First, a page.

The judge continued:

[The] Court has reviewed the redacted version of the Mueller Report, Attorney General Barr's representations made during his April 18, 2019 press conference, and Attorney General Barr's April 18, 2019 letter. And, the Court cannot reconcile certain public representations made by Attorney General Barr with the findings in the Mueller Report.

Because of these discrepancies, the judge wrote, it appears Barr may have "made a calculated attempt to influence public discourse about the Mueller Report in favor of President Trump despite certain findings in the redacted version of the Mueller Report to the contrary."

The case was brought by Jason Leopold of BuzzFeed News and the Electronic Privacy Information Center, who sought to use the Freedom of Information Act to obtain the redacted information in the Mueller Report.

The decision concluded:

[The] Court must conclude that the actions of Attorney General Barr and his representations about the Mueller Report preclude the Court's acceptance of the validity of the Department's redactions without its independent verification. Adherence to the FOIA's objective of keeping the American public informed of what its government is up to demands nothing less. Accordingly, the Court will conduct an independent review of the unredacted version of the Mueller Report to determine whether it concurs with the Department's determination that the redactions of the Mueller Report are authorized by the FOIA exemptions upon which the Department relies.

In other words, Barr proved his Justice Department cannot be trusted. Elsewhere, Walton said Barr showed a "lack of candor." So the court itself will take the responsibility of ensuring that the Mueller report redactions comply with the law.

It's an extraordinary decision for a judge to make — and one that should signal just how much the Trump administration has warped the federal government.

More Than 1100 Former DOJ Officials Demand Barr’s Ouster

More than 1,100 former Justice Department employees have signed an online petition calling on Attorney General William Barr to resign, saying his interference in criminal matters for Donald Trump’s friends and allies poses a “grave threat” to the country.

“In this nation, we are all equal before the law. A person should not be given special treatment in a criminal prosecution because they are a close political ally of the President,” the petition reads.

It continues, “Governments that use the enormous power of law enforcement to punish their enemies and reward their allies are not constitutional republics; they are autocracies.”

The petition comes after Barr apparently intervened in the sentencing of longtime Trump ally Roger Stone, overruling the career prosecutors on the case to recommend the judge give him a lighter sentence. Stone was convicted in November on seven counts of obstruction of justice, witness tampering, and lying to Congress, actions discovered during the course of former special counsel Robert Mueller’s nearly two-year-long Russia probe.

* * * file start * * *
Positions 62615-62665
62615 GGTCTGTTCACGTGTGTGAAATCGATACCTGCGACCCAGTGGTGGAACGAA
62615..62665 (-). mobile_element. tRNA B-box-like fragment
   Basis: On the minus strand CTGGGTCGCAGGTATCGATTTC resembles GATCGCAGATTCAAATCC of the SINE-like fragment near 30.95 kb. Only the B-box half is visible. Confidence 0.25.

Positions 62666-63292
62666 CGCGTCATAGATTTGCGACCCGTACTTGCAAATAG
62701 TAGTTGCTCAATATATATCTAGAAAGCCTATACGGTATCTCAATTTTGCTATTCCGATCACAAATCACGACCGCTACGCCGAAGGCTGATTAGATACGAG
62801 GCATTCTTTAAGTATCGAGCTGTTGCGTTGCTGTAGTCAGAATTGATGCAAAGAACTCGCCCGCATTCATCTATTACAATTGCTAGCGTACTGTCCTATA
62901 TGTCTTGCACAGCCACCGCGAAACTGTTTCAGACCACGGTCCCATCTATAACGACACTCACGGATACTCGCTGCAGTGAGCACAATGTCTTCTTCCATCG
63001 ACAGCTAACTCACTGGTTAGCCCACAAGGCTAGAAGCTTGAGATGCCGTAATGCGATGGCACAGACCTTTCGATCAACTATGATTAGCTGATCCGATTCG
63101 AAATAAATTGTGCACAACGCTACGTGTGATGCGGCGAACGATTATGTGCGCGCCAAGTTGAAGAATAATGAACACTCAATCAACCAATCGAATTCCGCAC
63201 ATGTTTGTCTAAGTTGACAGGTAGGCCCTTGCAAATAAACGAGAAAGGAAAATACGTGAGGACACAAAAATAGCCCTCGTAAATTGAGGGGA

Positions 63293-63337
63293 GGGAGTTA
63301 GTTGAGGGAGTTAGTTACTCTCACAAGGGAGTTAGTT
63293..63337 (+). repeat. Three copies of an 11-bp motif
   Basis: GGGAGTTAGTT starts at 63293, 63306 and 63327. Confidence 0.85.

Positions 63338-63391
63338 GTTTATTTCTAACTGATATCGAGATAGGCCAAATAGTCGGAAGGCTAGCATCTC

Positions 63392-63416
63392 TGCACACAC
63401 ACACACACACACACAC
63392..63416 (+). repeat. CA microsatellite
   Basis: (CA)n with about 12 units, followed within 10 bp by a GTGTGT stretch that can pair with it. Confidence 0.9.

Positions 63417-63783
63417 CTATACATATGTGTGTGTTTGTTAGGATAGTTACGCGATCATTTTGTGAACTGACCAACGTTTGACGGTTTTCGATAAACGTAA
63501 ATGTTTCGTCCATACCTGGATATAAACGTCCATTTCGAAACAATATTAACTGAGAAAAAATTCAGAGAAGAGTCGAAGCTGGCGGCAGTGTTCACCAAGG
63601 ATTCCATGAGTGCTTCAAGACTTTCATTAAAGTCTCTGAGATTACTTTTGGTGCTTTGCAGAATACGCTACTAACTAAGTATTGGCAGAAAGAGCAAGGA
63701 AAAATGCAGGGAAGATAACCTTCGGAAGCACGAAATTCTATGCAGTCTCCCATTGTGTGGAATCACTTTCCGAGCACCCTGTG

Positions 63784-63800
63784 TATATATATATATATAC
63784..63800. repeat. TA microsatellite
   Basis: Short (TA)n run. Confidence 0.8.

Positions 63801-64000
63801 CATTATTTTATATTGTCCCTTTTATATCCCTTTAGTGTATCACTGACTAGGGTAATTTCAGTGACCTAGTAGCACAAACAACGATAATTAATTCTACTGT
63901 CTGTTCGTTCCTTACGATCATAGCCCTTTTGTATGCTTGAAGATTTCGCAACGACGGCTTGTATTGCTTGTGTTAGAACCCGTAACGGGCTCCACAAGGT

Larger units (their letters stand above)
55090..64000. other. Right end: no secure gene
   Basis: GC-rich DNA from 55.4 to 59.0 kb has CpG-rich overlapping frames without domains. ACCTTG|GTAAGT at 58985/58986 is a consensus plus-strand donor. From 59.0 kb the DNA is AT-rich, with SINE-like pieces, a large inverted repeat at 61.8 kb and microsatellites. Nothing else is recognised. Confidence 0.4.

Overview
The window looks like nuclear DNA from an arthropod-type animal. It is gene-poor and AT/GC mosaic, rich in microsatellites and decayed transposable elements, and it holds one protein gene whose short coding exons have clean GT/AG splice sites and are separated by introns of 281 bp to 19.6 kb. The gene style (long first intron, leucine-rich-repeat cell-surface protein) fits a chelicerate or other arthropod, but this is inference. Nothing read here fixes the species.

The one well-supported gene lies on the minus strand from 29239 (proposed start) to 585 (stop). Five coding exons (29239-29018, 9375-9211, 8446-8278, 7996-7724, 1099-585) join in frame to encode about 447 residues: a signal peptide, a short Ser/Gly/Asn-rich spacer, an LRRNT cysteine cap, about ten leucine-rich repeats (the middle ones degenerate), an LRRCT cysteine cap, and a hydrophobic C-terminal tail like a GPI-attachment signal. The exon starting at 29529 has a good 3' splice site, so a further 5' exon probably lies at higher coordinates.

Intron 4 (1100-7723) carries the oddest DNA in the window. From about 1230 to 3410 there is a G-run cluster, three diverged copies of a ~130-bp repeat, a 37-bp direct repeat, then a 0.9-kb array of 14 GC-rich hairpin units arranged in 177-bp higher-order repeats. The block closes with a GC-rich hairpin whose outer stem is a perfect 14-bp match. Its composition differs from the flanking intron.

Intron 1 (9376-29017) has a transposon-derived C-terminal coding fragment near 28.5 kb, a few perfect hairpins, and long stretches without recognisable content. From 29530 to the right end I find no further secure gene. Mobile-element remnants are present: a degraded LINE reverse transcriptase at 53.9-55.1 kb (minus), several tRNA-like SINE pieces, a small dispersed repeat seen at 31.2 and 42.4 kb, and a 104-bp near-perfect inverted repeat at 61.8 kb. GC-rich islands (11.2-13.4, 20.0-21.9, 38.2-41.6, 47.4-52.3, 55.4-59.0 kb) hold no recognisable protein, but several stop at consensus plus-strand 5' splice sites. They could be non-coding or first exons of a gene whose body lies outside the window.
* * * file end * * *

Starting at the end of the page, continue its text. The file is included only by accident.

The announcement that Stone’s recommended prison time had been changed took place hours after Trump tweeted that he thought the proposed nine-year sentence was “unfair,” even though that sentence followed federal guidelines.

Barr’s apparent interference in the case led the four top prosecutors who secured his conviction to resign in protest.

The signatories of the petition applaud those resignations.

“We support and commend the four career prosecutors who upheld their oaths and stood up for the Department’s independence by withdrawing from the Stone case and/or resigning from the Department,” the petition reads. “Our simple message to them is that we — and millions of other Americans — stand with them.”

Trump, for his part, has claimed the “legal right” to intervene in criminal matters relating to his friends — despite the fact that this violates the precedent of an independent DOJ.

Judge Reggie Walton — who was appointed by former President George W. Bush — said last week that Trump’s targeting of perceived political enemies such as former acting FBI Director Andrew McCabe, whom Trump has claimed was part of a broader attempt to undermine his presidency from within the Justice Department, is something that happens in a “banana republic.

The DOJ on Friday closed its investigation into McCabe and announced it would not pursue criminal charges over claims he leaked information about a confidential case to media outlets.

Published with permission of The American Independent Foundation.

Judge Rebuked DOJ Over Trump’s Unrelenting Assault On McCabe

Reprinted with permission from Alternet

U.S. District Court Judge Reggie Walton gave the Justice Department a pointed rebuke last September because of President Donald Trump’s relentless attacks on former Deputy FBI Director Andy McCabe, new documents released on Friday showed.

At the time, McCabe was the target of a criminal investigation by the Justice Department for charges that arose regarding his apparent lies during an inspector general investigation. But as was also revealed on Friday, the department has now determined that it will not pursue charges against McCabe in this matter.

Judge Walton was overseeing a related Freedom of Information Act lawsuit brought by the non-profit watchdog group Citizens for Responsibility and Ethics Washington. In September, the Justice Department was seeking delays in the case because it hadn’t yet decided how it would handle the potential charges against McCabe. But Walton didn’t think it was appropriate to drag out the process.

Assistant U.S. Attorney J.P. Cooney told the court that the situation surrounding the case had been “exceedingly difficult.”